Her mother's legacy
This second-generation engineer inspires other young women to pursue STEM careers
When Kristen Leyva was just a girl, her mother Jo brought her to work at the White Sands Missile Range near Las Cruces, New Mexico.
“It was the day NASA launched a crew escape vehicle for the International Space Station, and my mom was NASA’s lead test engineer on the program,” she said. “I remember thinking, ‘Wow, she’s so cool; she’s like a rock star.’ And that’s when I knew I wanted to be an engineer just like her.”
After graduating from high school, Leyva followed in her mother’s footsteps, studying mechanical engineering at New Mexico State University. The classrooms were very familiar to Kristen. That’s because Jo, a single mom, often took Kristen and her sister to classes at NMSU where she was a student when she couldn’t find a babysitter.
“It was very strange to be sitting in the same classrooms that I had known as a child,” Kristen said.
And it was a challenge. Among the 40 women entering the program, Kristen was only one of two who made it to the end.
“I already had a mindset that I needed to work hard at it," Kristen said. "I was lucky because I had a mentor who had already been through it: my mom. She told me to keep the end goal in mind, graduating and becoming a mechanical engineer.”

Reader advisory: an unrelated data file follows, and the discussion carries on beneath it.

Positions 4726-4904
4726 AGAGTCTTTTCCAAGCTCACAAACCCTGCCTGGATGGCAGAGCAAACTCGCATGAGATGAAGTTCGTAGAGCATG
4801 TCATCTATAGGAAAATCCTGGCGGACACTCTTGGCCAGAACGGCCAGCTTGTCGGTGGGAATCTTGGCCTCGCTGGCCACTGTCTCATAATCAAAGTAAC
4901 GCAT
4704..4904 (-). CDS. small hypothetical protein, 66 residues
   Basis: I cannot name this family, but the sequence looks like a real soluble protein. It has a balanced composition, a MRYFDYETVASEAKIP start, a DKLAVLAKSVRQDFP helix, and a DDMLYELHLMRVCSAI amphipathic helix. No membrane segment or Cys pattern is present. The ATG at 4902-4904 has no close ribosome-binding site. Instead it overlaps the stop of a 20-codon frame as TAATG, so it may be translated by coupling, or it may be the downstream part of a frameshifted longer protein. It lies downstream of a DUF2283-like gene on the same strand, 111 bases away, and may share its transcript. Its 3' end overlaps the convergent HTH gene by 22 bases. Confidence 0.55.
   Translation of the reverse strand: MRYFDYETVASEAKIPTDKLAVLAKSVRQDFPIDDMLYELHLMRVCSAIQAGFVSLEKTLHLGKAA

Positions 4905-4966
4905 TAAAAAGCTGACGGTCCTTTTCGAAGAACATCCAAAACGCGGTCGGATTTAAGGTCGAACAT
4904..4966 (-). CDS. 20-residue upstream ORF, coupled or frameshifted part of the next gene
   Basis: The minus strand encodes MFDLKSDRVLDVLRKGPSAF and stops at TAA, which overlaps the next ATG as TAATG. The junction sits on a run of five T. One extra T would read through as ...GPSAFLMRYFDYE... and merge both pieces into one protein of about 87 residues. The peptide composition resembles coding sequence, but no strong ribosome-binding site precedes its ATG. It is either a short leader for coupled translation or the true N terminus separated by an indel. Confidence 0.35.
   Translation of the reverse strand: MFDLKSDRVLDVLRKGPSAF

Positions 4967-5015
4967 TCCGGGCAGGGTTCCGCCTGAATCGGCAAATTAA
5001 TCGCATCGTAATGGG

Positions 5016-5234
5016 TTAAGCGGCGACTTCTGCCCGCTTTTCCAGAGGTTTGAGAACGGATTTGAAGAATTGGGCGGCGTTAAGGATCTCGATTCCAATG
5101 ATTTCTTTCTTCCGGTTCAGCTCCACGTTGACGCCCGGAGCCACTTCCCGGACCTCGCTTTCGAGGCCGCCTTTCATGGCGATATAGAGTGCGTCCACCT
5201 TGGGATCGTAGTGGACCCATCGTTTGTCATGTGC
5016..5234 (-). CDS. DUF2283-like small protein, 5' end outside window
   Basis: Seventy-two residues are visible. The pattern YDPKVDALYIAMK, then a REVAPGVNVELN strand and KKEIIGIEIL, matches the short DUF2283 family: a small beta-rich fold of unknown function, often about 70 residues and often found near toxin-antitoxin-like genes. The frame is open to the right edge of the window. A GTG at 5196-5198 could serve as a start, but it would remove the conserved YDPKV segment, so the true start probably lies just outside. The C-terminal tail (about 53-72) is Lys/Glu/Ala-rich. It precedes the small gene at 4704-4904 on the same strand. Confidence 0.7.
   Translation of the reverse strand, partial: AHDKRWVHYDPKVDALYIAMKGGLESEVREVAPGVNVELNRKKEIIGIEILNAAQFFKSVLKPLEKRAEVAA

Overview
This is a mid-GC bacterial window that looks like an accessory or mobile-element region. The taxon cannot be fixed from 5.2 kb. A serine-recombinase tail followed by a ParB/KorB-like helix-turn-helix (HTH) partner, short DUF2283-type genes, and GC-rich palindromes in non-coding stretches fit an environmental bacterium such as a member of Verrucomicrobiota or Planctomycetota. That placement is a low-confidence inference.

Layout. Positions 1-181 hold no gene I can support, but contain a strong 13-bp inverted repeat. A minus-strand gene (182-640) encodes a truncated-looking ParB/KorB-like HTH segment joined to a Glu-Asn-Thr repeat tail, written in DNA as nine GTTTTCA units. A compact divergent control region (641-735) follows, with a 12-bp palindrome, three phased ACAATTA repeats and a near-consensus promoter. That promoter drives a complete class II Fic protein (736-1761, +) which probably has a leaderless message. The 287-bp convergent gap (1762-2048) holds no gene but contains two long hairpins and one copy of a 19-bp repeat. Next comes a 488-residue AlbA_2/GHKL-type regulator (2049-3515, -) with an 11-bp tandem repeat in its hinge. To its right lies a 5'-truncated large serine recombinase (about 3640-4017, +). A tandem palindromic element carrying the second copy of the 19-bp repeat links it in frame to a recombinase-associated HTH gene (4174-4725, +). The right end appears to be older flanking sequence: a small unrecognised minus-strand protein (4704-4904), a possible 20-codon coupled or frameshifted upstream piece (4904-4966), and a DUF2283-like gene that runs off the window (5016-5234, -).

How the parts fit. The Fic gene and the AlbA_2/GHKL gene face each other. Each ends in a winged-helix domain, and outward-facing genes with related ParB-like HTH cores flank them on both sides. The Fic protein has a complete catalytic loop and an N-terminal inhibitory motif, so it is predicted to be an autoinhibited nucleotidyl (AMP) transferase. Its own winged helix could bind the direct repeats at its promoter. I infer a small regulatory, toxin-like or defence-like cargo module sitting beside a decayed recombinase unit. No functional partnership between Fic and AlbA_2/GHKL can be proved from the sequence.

Two months shy of Kristen's graduation, Jo Leyva died of cancer. It was a tough loss, and Kristen couldn’t bear to read her mother’s obituary. When she finally did, several months later, she was surprised by what she read about her mom:
“Early in her career," the obituary read, "(Jo Leyva) used her position as an engineer to travel to elementary and middle schools in her community to talk and encourage young girls to pursue opportunities and careers in the STEM field…She worked hard to inspire, not only her daughters, but also other young girls to embrace their intelligence and inner strength."
It was a new inspiration. Leyva began traveling to every corner of the state, going into classrooms to encourage girls to consider careers in science, technology, engineering and math. She calls her program #JustOne — that it “just takes one person to make a difference in girl’s life, motivating and guiding her to study STEM.”
Leyva has a new platform for her message: She was recently crowned Miss New Mexico USA.
“I wanted to continue my mom’s legacy,” Leyva said. “And I decided to enter the Miss New Mexico USA pageant as a platform and a way to reach more girls in my home state to get the word out. Since winning, I now have a megaphone.”
Today, Kristen works for Raytheon as a systems engineer on operations and maintenance for the White Sands Missile Range. She takes the same roads to work that her mother did. And she is visiting even more schools now that she has a platform, passing down advice her mother gave to her. She tells girls to be confident and reach for the stars.
"I wanted to be the same kind of role model my mom was for me," Leyva said. “Not every student has a role model; a mentor. I was lucky to have that. I want to give these kids every opportunity to reach their potential.”